- The Scheme for Promotion of Manufacturing of Electronic Components and Semiconductors proposes a financial incentive of 25% of capital expenditure has been approved by the Union Cabinet for the manufacturing of goods that constitute the supply chain of an electronic product. The SPECS notified for manufacturing of electronics components and semiconductors has a budget outlay of Rs 3,285 crore spread over a period of eight years.
- Modified Electronics Manufacturing Clusters Scheme 2.0 has a total incentive outlay of Rs 3,762.25 crore spread over a period of 8 years with an objective to create 10 lakh direct and indirect jobs under the scheme. The EMC 2.0 scheme will provide financial assistance up to 50% of the project cost subject to a ceiling of Rs 70 crore per 100 acres of land for setting up of Electronics Manufacturing Cluster projects.
-Source: The Hindu
Recently, NITI Aayog and Piramal Foundation launched ‘Surakshit Hum Surakshit Tum Abhiyan’ in 112 aspirational districts to assist the administration in providing home care support to Covid-19 patients, who are either asymptomatic or have mild symptoms.
GS-II: Social Justice (Issues related to Health, Government Policies & Interventions)
Dimensions of the Article:
- About Aspirational Districts Programme
- ‘Surakshit Hum Surakshit Tum Abhiyan’
About Aspirational Districts Programme
- Aspirational Districts are those districts in India, that are affected by poor socio-economic indicators.
- These are aspirational in the context, that improvement in these districts can lead to the overall improvement in human development in India.
- At the Government of India level, the programme is anchored by NITI Aayog. In addition, individual Ministries have assumed responsibility to drive the progress of districts.
- The objective of the program is to monitor the real-time progress of aspirational districts.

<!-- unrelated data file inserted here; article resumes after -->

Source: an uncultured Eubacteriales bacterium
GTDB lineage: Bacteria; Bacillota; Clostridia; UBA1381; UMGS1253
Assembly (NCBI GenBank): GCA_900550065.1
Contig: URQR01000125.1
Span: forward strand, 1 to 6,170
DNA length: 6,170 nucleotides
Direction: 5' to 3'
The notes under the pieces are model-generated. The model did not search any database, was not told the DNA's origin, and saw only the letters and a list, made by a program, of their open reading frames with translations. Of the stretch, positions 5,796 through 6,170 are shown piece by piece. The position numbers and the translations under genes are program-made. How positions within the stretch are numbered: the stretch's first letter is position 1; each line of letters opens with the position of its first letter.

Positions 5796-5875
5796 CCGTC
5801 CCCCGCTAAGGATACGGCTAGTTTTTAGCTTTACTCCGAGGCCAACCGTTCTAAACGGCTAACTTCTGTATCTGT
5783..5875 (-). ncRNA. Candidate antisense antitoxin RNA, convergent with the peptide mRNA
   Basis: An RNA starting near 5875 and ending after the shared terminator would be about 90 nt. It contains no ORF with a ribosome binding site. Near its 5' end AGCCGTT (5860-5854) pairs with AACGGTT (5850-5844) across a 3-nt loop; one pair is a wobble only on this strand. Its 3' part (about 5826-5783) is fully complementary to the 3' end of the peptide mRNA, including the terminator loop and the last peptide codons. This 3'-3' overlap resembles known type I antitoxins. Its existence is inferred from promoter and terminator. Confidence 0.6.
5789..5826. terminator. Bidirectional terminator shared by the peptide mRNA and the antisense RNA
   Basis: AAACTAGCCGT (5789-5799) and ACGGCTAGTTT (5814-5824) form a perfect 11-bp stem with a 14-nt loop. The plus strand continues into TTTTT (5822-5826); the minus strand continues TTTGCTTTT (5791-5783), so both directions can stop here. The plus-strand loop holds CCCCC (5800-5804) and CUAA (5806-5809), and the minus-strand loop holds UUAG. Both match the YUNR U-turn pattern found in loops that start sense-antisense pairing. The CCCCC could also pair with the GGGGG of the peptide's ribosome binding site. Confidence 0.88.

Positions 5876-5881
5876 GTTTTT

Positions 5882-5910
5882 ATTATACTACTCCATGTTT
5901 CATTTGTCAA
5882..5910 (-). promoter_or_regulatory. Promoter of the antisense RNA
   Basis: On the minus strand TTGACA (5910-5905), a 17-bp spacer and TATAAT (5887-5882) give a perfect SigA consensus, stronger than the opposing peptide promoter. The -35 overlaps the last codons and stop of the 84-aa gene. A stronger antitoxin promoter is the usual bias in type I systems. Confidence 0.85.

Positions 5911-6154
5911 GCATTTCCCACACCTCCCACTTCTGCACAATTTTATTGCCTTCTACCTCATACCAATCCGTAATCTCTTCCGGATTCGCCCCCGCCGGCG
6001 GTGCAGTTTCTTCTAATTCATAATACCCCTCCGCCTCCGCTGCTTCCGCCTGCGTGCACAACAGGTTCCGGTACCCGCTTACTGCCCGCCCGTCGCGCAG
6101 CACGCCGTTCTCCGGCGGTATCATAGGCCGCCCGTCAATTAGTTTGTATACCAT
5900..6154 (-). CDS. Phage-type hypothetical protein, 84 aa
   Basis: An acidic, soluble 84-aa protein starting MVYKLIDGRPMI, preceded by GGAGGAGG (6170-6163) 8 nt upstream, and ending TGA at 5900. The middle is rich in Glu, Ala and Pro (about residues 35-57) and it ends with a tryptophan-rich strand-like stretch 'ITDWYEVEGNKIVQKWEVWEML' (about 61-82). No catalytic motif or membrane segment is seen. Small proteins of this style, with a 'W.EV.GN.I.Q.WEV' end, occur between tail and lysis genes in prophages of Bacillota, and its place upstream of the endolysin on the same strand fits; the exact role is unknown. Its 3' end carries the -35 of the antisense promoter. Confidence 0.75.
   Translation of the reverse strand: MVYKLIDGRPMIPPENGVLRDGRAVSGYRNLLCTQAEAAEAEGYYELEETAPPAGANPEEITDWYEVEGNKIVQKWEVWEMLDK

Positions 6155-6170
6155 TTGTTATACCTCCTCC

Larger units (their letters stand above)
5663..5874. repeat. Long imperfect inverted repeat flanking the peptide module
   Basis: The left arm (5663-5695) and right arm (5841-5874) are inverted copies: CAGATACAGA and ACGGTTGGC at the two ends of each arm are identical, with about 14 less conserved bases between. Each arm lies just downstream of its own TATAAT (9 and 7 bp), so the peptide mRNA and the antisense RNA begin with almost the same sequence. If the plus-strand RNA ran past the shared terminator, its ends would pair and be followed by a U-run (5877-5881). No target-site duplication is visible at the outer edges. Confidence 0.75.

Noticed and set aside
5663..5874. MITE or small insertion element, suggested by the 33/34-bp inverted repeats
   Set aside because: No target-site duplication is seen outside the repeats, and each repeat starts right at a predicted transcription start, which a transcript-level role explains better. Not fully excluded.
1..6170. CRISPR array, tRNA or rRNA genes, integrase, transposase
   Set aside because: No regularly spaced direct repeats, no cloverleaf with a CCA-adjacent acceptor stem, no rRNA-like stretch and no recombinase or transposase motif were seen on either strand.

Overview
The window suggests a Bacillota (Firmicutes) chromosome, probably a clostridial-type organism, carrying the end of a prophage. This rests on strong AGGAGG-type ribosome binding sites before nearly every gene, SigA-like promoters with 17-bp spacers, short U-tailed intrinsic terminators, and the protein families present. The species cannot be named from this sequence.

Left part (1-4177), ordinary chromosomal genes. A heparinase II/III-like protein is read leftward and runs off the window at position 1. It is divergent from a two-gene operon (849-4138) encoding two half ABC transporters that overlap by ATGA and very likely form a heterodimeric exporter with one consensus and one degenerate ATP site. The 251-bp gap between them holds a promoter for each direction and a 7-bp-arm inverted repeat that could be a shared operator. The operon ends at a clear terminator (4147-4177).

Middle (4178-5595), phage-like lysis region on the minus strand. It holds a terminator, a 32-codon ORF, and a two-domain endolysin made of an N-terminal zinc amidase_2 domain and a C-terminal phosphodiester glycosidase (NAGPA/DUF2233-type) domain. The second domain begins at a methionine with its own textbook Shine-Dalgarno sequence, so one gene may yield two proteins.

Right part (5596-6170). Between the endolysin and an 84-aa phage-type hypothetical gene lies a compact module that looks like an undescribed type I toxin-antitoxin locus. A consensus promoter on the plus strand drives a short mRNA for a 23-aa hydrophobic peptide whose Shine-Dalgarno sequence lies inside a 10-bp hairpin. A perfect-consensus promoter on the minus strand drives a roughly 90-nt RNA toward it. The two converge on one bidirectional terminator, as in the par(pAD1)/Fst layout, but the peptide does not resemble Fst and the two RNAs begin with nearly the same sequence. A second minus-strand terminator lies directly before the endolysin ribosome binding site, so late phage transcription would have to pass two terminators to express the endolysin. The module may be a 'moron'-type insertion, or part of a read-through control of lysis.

- Aspirational Districts’ programme (ADP) is based on 49 indicators from the 5 identified thematic areas, which focuses closely on improving people’s Health & Nutrition, Education, Agriculture & Water Resources, Financial Inclusion & Skill Development, and Basic Infrastructure.
- With States as the main drivers, ADP seeks to focus on the strength of each district, identify low-hanging fruits for immediate improvement, measure progress, and rank districts.
- There are 115 districts identified from 28 states as Aspirational Districts, at least one from each state.
‘Surakshit Hum Surakshit Tum Abhiyan’
- The ‘Surakshit Hum Surakshit Tum Abhiyan’ campaign is under a special initiative – Aspirational Districts Collaborative – in which local leaders, civil societies and volunteers will work with the district administrations to address emerging issues across key focus areas of the Aspirational Districts Programme.
- It will be led by district magistrates in partnership with over 1000 local NGOs, which will enlist and train over 1 lakh volunteers to connect with patients through inbound/outbound calls.
- Volunteers will be trained to support 20 affected families each by educating caretakers to follow protocols, provide psycho-social support and timely updates about patients to the administration.
- The campaign is expected to play a key role in district preparedness for managing nearly 70% of Covid-19 cases at home, reducing pressure on the health system, and stemming the spread of fear amongst the people.
- It will provide long-term support to India’s poorest communities in the Aspirational Districts by addressing the lasting impact of Covid-19.
-Source: The Hindu